Books by journalists: Gathering String – Mimi Johnson

In March last year, I was lucky enough to meet Steve Buttry – the Digital Transformation Editor at Digital First Media, an American news organisation which has taken a radical approach to digital publishing in the States. For anyone interested in serious discussion about the future of a media which has its roots in print, his blog is essential reading.

So why mention it when clearly writing about a book which doesn’t have his name on the front? Well, I found out about the book via his blog, written by his wife, Mimi Johnson. Yet it was only when he tweeted highlights from a couple of reviews on Amazon that I finally downloaded it to the Kindle app on the ipad. Mimi, I should add, is also a journalist.

The dark bags under my eyes which several colleagues remarked on last week have nothing to do with a no-excess-spared Christmas, or chasing after an 18-month-old who has discovered that most wrapped boxes contain a present for her for a fortnight. Or, indeed, long miles travelling to relatives while my wife battled through a stomach bug.

No, those bags are entirely due to the book on the right here. You know when you think you don’t have time to read, then start reading a book when you get chance and then everything else that can be put to one side tends to go that way? This is one of those books.

Set in America, the plot revolves around three journalists: Battle-hardened cynic Sam Waterman who has quit working on a top Washington newspaper to pursue a career, reluctantly, at a politics website; a photographer he once had an affair with which he’s never got over called Tess Benedict who escaped Washington and found a new life in a sleepy Iowa town with a basketball star turned newspaper publisher Jack Westphal. Westphal is, in short, everything Waterman isn’t.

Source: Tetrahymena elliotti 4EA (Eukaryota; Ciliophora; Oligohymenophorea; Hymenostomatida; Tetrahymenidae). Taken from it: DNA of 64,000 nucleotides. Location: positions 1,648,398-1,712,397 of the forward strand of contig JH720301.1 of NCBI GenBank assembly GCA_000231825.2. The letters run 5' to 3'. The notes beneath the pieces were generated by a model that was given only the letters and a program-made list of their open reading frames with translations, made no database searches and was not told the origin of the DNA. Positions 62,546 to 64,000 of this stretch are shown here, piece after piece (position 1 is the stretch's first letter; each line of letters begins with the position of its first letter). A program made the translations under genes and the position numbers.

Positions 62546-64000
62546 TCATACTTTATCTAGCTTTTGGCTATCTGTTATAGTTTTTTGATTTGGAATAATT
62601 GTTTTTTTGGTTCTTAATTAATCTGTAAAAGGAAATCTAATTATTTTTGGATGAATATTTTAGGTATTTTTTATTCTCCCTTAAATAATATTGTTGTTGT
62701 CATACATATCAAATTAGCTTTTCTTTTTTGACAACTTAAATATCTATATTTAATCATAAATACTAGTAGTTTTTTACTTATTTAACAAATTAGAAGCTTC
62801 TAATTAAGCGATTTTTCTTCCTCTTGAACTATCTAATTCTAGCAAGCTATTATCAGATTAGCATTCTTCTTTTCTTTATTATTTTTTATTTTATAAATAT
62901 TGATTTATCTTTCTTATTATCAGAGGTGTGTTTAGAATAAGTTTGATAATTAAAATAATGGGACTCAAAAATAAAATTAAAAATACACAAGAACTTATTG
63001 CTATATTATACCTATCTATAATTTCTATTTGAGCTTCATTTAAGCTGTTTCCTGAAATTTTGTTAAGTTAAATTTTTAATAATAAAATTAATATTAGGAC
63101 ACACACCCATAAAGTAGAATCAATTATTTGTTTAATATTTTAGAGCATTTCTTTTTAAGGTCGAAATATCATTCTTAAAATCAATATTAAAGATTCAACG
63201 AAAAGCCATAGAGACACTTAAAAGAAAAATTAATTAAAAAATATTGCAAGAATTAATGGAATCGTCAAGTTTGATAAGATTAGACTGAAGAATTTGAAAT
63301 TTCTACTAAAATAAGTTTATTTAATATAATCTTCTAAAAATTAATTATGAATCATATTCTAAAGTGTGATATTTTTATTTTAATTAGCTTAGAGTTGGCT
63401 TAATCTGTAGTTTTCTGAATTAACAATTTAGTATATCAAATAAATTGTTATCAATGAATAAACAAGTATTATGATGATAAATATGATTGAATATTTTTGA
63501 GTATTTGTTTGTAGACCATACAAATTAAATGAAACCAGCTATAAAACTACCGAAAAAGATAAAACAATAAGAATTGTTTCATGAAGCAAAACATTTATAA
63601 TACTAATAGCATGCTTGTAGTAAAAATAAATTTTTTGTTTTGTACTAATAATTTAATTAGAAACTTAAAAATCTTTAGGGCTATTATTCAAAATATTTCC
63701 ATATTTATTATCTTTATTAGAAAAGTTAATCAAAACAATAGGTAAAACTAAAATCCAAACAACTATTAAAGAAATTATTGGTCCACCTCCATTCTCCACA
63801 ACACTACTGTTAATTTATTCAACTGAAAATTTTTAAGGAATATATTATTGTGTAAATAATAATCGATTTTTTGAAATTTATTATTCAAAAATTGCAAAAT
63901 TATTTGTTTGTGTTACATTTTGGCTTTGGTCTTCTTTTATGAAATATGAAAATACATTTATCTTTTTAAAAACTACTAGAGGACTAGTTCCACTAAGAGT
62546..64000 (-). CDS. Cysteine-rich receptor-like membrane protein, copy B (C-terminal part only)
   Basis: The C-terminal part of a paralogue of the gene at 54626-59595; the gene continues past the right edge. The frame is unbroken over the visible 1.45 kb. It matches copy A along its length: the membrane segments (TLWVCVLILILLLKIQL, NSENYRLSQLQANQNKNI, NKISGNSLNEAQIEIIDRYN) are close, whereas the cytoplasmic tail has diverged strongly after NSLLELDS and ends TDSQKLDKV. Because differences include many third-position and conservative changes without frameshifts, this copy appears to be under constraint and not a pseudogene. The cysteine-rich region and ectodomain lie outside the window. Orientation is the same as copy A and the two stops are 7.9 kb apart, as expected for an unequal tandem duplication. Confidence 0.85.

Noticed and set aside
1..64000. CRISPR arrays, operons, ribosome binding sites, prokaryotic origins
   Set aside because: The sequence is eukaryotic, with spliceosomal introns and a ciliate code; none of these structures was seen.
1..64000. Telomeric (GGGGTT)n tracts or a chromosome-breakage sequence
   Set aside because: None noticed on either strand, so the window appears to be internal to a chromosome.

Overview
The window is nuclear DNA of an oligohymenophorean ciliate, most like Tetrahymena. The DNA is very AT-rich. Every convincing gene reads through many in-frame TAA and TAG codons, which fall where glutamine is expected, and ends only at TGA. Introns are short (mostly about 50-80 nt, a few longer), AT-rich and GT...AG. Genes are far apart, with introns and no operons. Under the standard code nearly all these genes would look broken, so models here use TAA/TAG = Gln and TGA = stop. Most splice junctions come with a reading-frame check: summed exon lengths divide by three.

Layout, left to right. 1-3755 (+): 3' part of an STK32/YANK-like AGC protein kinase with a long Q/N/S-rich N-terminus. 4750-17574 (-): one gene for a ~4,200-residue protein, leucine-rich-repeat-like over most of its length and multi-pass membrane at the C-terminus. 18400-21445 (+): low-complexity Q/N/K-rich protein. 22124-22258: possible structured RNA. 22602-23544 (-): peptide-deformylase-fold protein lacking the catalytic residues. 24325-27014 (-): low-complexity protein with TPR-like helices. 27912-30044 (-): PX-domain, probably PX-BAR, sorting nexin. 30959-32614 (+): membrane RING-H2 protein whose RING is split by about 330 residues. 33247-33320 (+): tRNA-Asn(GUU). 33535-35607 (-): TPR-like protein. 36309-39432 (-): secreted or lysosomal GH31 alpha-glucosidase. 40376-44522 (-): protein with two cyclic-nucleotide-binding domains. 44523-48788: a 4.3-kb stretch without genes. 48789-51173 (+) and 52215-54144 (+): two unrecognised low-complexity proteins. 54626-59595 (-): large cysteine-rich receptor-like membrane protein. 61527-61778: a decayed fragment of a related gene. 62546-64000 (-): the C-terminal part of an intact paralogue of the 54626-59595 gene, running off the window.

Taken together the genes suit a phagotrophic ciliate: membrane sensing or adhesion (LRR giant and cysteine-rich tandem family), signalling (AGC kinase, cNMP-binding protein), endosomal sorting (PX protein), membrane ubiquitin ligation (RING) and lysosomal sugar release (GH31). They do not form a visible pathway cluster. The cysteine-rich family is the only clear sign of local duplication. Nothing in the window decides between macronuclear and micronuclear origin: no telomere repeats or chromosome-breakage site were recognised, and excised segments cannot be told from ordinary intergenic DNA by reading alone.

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Introducing ‘Books by journalists’

Ok, so this idea may be a) rubbish, b) pretentious, c) pointless or d) a, b and c combined.

But over Christmas, I spotted a whole deluge of Tweets, articles, Facebook statuses and so on from journalists – or their friends – talking about books they’d published.

Now, we’ve all worked in newsrooms where journalists have felt they’ve got a book in them. The problem, in the past, was that to get the book published was often quite tricky – particularly if doing it around a job in a newsroom.

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